For three days in Coiba, we did 3-tank dives and dined on the main island every night with fun-loving Jennifer Fay, and dive buddies Tasha and Toshi.
From Panama City, we flew to Cartagena, Colombia. It’s only one of two flights for the year, necessitated by the Darien Gap, a virtually no-man’s-land separating Panama from Colombia. You could try crossing it, but it is said that if the wild animals don’t eat you the drug lords will kidnap or kill you.
Our first night in Colombia was greeted with a protest that resulted in a huge fire in the middle of the road. This was not however indicative of our stay. We found Colombia to be safe and enjoyable. Cartagena and Tayrona National Park were beautiful and it was HOT!
Medellin and the surrounding area is still one of our favorite destinations on this trip so far. It is a city that was wrought with violence not so long ago. Today they have transformed themselves into a beautiful safe city. Even some of the most dangerous communities like Comuna 13 are now tourist attractions and home of people proud of their city.
I also loved that while Medellin is such a large city, there is a beautiful 53-hectare park accessible by public transportation just over the top of one of the surrounding mountains. The mountains provided a sound barrier for Arvi Park making the hikes there peaceful and beautiful.
Guatape known for its large rock with 720 steps is a tourist destination, but worth an overnight trip. Thankfully I was able to go upstairs this soon after surgery. Going downstairs was still difficult at that time but the stairway going down was narrow and had rails on both sides so I swung my way down the rock. Good workout on the arms.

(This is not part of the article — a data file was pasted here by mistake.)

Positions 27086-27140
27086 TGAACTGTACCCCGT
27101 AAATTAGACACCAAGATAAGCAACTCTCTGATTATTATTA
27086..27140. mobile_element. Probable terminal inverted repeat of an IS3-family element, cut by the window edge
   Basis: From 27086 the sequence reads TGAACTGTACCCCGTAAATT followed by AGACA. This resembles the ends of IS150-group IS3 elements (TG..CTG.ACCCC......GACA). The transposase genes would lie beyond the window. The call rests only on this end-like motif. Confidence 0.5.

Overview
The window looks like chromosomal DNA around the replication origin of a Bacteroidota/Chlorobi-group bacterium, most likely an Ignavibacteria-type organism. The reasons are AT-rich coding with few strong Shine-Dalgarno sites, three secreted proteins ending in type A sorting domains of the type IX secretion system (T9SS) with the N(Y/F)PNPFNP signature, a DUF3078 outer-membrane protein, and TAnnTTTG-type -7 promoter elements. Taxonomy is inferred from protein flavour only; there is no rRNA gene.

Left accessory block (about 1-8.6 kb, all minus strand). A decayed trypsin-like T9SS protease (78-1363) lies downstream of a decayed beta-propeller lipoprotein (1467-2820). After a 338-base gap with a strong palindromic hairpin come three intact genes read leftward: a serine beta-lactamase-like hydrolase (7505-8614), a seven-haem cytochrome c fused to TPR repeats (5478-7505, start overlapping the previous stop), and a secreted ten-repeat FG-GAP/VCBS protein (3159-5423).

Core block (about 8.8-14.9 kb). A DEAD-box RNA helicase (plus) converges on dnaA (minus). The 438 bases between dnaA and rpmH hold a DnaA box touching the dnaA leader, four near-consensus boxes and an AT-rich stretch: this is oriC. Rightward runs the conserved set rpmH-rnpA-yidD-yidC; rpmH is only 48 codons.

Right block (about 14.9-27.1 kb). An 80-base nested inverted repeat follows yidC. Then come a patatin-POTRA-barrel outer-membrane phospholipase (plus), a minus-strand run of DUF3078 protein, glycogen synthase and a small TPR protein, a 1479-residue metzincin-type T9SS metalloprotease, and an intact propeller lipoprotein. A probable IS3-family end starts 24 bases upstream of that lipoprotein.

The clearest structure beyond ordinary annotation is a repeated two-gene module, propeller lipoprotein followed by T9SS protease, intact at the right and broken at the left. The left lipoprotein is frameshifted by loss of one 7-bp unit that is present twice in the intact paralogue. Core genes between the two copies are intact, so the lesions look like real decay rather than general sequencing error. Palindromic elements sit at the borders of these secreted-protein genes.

Vowing to return there someday, we regretfully left Medellin to do a house-sit in Villa de Leyva, a small, well-preserved colonial town a couple of hours north of Bogota. It was a relaxing break from traveling, in a beautiful house with a heated pool and the company of three dogs.
AUGUST: FINDING A HIDDEN GEM
In August we found ourselves on the back of a truck with chickens headed out to Guadalupe. This town is still a bit of a hidden gem in Colombia. The red river with its natural Jacuzzi pools and guide dog became a highlight. Along the way, we met Améliane and Iloa, two French medical students traveling through Latin America. We explored the next couple of towns with them. Again the people we meet make the experience so much better, and they were no exception. We paraglided over Chicamocha canyon and ate ants together!
SEPTEMBER: IN THE MOST BEAUTIFUL PLACE